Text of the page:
SVF and aaPRP administration

The SVF pellet was resuspended in 0.9% normal saline, resulting in a total of 22 mL SVF suspension. 7 mL of cell suspension was used for quality control. A total of 15 mL SVF suspension was mixed with 3 mL aaPRP. A total of 20 mL of SVF and aaPRP suspension was injected into an infusion bag which contained 250 ml of 0.9% normal saline. The mixture of SVF and aaPRP was then infused intravenously to each patient for a duration of around 30 minutes. The infusion was given on the day of the patient’s lipoaspiration procedure. The patients underwent three subsequent infusions of SVF and aaPRP combination, followed by four aaPRP infusions. These therapy sessions were scheduled with a 2-weeks interval [12].

HbA1c test

Serum HbA1c levels were measured by an independent laboratory using the boronate affinity high-performance liquid chromatography method. The Wondfo HbA1c Rapid Quantitative Test (Wondfo, Guangzhou, China) was used to measure HbA1c level. Results were expressed in g/dL using the Wondfo FIA Meter Plus (Wondfo, Guangzhou, China) fluorescence immunochromatographic analysis. HbA1c level measurement was done at baseline before therapy, 1 month, and 3 months after the first therapy. The reference value for the HbA1c was as follow : normal (< 5.7 g/dL), prediabetic (5.7–6.5 g/dL), and diabetes (≥ 6.5 g/dL).

Statistical analysis

Baseline, 1-month post-therapy, and 3-month post-therapy HbA1c level of patients recruited in this study was analyzed statistically. The Shapiro-Wilk normality test was done in this study due to the small sample size. The non-parametric Wilcoxon test was done in this study as the data were not normally distributed with p < 0.05 indicated a significant difference.


Patient demographics and SVF combined with aaPRP treatment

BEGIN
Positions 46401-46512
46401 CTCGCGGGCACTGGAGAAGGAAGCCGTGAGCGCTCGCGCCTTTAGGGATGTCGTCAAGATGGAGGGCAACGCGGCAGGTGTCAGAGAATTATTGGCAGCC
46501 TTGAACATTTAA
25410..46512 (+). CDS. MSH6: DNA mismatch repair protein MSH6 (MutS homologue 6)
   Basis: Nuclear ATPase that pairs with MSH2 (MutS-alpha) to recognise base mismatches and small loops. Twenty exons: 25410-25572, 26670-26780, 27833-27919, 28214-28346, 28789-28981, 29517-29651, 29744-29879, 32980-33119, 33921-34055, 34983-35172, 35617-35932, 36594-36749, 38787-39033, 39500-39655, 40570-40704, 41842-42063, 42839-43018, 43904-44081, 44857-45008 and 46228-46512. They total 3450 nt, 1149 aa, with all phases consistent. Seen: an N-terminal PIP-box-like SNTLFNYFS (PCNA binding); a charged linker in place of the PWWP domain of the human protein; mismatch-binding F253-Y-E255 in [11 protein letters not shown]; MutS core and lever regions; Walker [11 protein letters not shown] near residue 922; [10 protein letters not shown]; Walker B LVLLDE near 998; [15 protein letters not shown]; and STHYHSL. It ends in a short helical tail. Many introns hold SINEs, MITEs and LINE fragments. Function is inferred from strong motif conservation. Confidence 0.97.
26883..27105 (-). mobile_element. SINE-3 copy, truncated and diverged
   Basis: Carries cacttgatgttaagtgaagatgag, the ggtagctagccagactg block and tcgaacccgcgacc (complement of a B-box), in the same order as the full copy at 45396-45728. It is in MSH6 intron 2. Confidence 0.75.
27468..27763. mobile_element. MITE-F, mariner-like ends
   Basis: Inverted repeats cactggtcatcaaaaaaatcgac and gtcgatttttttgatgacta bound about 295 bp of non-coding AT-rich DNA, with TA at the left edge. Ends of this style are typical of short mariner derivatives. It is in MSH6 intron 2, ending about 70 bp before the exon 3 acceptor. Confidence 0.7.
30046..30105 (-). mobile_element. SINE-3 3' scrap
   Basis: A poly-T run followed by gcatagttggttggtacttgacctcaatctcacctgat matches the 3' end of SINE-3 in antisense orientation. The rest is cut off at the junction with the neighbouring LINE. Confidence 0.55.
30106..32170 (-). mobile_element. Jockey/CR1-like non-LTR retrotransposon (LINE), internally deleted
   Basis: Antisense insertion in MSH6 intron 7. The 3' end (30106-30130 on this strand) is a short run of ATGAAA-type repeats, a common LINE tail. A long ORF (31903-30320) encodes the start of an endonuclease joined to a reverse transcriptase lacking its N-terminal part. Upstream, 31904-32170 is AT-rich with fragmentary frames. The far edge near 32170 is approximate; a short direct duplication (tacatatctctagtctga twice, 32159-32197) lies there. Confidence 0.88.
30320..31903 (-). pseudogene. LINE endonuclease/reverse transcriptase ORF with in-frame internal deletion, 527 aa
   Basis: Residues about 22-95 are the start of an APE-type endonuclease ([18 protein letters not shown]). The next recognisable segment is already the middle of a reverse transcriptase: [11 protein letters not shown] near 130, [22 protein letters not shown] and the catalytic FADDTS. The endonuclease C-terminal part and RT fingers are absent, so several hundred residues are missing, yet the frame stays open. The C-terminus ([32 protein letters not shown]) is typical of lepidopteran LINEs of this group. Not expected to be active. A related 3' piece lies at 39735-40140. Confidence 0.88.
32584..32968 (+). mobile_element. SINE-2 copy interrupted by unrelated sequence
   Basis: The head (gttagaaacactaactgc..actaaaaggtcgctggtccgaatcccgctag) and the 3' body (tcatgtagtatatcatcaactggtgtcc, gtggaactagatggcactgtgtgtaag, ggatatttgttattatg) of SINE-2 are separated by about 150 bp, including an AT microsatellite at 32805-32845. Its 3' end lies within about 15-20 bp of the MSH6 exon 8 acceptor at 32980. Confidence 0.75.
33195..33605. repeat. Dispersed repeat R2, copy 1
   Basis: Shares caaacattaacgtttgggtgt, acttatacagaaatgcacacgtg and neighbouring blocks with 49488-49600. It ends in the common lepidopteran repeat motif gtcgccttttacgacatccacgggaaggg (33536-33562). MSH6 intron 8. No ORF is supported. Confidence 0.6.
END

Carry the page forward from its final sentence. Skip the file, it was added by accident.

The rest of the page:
In this study, 39 patients diagnosed with T2D were included. Figure 1 shows the flowchart of patient recruitment. Among 39 patients, 28 patients were male (71.8%) and 11 patients were female (28.2%). The mean age was 59 years old. The youngest patient in this study was 38 years old and the oldest was 85 years old. Table 1 shows the patients’ baseline demographics.

Figure 1. Flowchart of Patient Recruitment
SVF — stromal vascular fraction; T2D — type 2 diabetes
Table 1. Baseline Demographics of T2D Patients

Male (n = 28)

Female (n = 11)

Both gender (n = 29)

Age (mean ± SD) [years]

56 ± 9

68 ± 11

59 ± 11

Baseline HbA1c level [g/dL]




Diabetes duration [years]




Diabetes therapy duration pre-therapy [years]





CAD (4), CKD (2),
hypertension (3),
stroke (1)

CAD (2), hypertension (1), stroke (1)

CAD (6), CKD (2),
hypertension (4),
stroke (2)

The mean lipoaspirate volume of SVF, re-SVF 1, and re-SVF 2 were 250 mL, 136 mL, and 0 mL, respectively. The mean fat volume of SVF, re-SVF 1, and re-SVF 2 were 114 mL, 54 mL, and 0 mL, respectively. The mean total cells of SVF, re-SVF 1, and re-SVF 2 were 2.68 × × 109, 1.67 × 109, and 0.74 x 109 cells, respectively. The mean viability were 98.71% for SVF, 97.7% for re-SVF 1, and 96.98% for re-SVF 2.

Efficacy of SVF and aaPRP in T2D patients

The mean baseline HbA1c level of all 39 patients was 8.31 g/dL. Of all 39 patients diagnosed with T2D, the combination of SVF and aaPRP in T2D patients (Fig. 2) resulted in a statistically significant decrease in HbA1c level after 1 month (p < 0.001) and 3 months (p < 0.05). At 1 month after treatment with SVF and aaPRP, a statistically significant decrease in HbA1c level from 8.31 g/dL to 7.58 g/dL was observed. At 3 months after treatment with SVF and aaPRP, a statistically significant decrease in HbA1c level from 8.31 g/dL to 7.63 g/dL was also observed. Meanwhile, no statistically significant decrease was observed between 1 month and 3 months after treatment.